How to Carry Out TF-IDF Analysis for Better Rankings In Google

How to Carry Out TF-IDF Analysis for Better Rankings In Google

TF-IDF is a term that’s became popularized in the last year or two, but it’s not your fault if you’re not quite clued up yet. After all, there’s a lot of SEO fads out there, they come and go – and some of the most interesting one’s don’t even work well or cost you penalties!

TF-IDF is different. It’s not a way of manipulating search engines, but a way of analyzing the topics in content, and stems from the same ideas that search engines come from themselves.

Are you interested yet?

Because of the principles involved, TF-IDF analysis has amazing potential for SEOs who require an objective way to measure and improve content.

In literal terms, TF-IDF means Terms Frequency times Inverse Document Frequency. It’s an equation that combines two measurements: the measurement of how frequently a term is used on a webpage (TF) and a measurement to see how often that same term appears in all pages of a collection (IDF). The latter allows words that occur frequently like ‘the’ or ‘a’ to be scaled down, and more important words that contribute relevance to be scaled up. The result is a score, or number of importance, to that term to the page.

TF-IDF has been around for at least half a century, as a tool used in academic research as a way to analyse massive amounts of documents in a short time. It’s also been used in information retrieval programs (including search engines) as a way to sort and rank the relevance of millions of results. When used for SEO-purposes, it helps you look beyond keywords and onto what content is relevant for your audience.

If this all sounds too mathematical to you – don’t worry! TF-IDF can be leveraged to get your rankings in search engines like Google higher. You can gain insight into what your competitors are up to (using tools like STAT) and what high-quality content you need to optimize for searchers. Learn how today!

Understanding TF-IDF Semantic Words

To get started, you’re going to need to discover the relevance of words. TF-IDF analysis is important because it helps you understand what content Google and other search engines value in sites that are doing well!

For instance, if you are in health and wellness blogging, and want to rank the keywords ‘goji berries’, you will be aware that keyword research will show words like ‘goji berries uses’, ‘benefits of goji berries’ and so on. But with TF-IDF, you will find out what other topics are being discussed around coconut oil and other high-ranking articles.

You simply take a keyword list, pop it into STAT (a search analytics site) and see the top ten pages that rank your keywords. Once you have those top ten sites, you move the data from STAT into any TF-IDF tool of choice (a quick Google search will reveal several that are free) and wait for the tool to calculate the TF-IDF value. You can then compare the content on your client’s page with their competitors pages, choose which keywords have a higher search volume and less competition.

Sounds great, right?

What’s crucial to understand about TF-IDF analysis is that these tools show the related keywords and themes to your keywords, that competitors are using in their pages. For example, someone discussing goji berries might be talking about them as a product for ‘weight-loss’ or ‘antioxidant rich food’. Anything that is semantically related to your keywords will be revealed!

Don’t be confused into thinking TF-IDF will reveal words similar to your keyword – it won’t start listing ‘blueberries’ if your keyword is ‘goji berries’. Instead, it reveals words associated with your keywords, like ‘health’, ‘weight loss’ or ‘superfoods’.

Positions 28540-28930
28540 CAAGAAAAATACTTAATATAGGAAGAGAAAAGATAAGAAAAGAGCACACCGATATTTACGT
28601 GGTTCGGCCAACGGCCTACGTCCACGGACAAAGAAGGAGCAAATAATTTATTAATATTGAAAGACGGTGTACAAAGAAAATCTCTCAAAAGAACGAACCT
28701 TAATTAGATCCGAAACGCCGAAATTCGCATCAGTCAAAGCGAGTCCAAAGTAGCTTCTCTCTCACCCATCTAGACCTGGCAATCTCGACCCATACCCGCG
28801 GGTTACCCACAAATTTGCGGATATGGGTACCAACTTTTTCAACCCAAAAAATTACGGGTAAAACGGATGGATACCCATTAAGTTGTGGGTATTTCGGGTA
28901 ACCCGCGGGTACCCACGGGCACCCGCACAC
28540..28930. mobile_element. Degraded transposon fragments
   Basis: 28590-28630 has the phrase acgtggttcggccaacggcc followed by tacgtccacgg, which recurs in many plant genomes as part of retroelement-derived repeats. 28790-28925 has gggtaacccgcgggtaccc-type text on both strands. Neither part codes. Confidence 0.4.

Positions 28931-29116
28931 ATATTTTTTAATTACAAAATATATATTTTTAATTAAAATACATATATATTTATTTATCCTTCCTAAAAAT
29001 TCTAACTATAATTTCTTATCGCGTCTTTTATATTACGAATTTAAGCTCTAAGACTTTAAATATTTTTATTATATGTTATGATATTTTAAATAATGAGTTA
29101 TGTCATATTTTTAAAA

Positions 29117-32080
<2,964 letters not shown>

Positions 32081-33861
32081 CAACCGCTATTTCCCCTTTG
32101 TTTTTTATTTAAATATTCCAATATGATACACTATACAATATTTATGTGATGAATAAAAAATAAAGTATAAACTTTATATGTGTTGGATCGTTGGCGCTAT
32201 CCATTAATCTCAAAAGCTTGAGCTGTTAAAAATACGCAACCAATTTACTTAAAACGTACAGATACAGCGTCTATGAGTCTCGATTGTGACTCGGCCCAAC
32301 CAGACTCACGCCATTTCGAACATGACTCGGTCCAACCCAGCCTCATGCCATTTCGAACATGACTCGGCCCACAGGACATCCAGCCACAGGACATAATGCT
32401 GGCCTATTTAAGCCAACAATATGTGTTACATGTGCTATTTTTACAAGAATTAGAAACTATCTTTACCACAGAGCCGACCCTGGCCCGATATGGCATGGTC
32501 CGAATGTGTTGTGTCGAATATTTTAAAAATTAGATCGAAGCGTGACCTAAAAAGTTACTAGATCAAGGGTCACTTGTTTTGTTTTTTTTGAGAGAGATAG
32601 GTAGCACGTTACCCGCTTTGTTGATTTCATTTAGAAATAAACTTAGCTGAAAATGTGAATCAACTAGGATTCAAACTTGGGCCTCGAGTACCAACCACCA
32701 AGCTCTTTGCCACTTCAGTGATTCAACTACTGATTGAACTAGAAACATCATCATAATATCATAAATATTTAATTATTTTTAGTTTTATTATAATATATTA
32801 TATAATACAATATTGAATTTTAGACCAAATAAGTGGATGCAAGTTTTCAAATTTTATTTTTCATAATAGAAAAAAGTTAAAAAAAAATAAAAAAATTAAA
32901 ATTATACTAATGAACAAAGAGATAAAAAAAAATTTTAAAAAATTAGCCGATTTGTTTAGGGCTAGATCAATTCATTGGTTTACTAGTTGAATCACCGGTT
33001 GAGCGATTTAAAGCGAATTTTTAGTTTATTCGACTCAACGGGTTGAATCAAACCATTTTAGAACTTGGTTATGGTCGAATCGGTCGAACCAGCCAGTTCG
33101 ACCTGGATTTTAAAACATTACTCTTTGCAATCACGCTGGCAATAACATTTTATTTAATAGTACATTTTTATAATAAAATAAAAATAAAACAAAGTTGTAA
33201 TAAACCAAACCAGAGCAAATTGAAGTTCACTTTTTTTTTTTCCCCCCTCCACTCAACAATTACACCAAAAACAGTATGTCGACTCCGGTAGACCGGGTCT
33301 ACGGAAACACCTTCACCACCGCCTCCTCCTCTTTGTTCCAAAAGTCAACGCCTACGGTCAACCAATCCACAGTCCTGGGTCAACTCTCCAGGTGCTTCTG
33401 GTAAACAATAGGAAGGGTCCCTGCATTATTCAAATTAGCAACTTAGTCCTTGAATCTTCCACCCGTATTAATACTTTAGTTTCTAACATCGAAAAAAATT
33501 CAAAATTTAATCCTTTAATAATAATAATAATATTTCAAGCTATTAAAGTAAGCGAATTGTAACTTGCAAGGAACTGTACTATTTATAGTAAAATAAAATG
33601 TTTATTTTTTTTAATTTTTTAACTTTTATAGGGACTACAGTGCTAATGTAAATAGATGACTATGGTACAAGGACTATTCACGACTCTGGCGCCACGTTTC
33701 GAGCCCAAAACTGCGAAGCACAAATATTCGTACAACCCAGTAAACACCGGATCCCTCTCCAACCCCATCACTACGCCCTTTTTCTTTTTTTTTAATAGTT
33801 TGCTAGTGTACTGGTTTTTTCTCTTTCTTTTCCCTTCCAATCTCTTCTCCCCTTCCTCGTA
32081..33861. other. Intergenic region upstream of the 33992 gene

That’s what’s amazing about TF-IDF – it lets you see what Google deems important, and so you can understand how to create better, more relevant content, and rank higher on search engine results pages (SERPs).

Step by Step How to Use TF-IDF

Once you’ve chosen a tool, it’s a step-by-step process to gain more insight into each keyword choice.

  1. Write Your Content. Write to the best standards you know or take a piece of content you are optimizing for a client. Create a list of a few topics you want it to cover and take your content to the TF-IDF tool. You then target keywords and the URLs of the top domains that you target, to discover what topics you are missing or not going into in enough depth.
  2. Use your TF-IDF tool. There are many free tools out there, and each work in different ways, so do a little bit of research into which are most useful. Generally speaking, the best TF-IDF tools help you track and understand information, such as how your competitors are successfully using their keywords. Most will rank the top 10 or 20 URLs (webpages) and then produce a score that shows how often they use each term.
  3. Re-Optimize Your Content. Now you know what your competitors are doing, and how frequently they use words, you can refine your own content accordingly. Look for natural ways to introduce topics or phrases you haven’t included – as with keywords, don’t try to ‘stuff’ unnaturally, but to make your content genuinely more useful by including missing topics.
  4. Publish and further analyse your content. TF-IDF allows you to track performance before and after TF-IDF. Once your TF-IDF optimized content is published, with the insights you have gained and implemented, you can see any changes in the ranks. This is particularly useful to show clients who want to see changes you are making in their content!

So, that’s how to carry out TF-IDF analysis – with this knowledge, you can create better quality, relevant content and get better rankings on Google. This is because you’ll know exactly what kind of content your top ten competitors are creating, what keywords and words related to the keywords they are using, and ultimately can begin to utilize these words too. Good luck!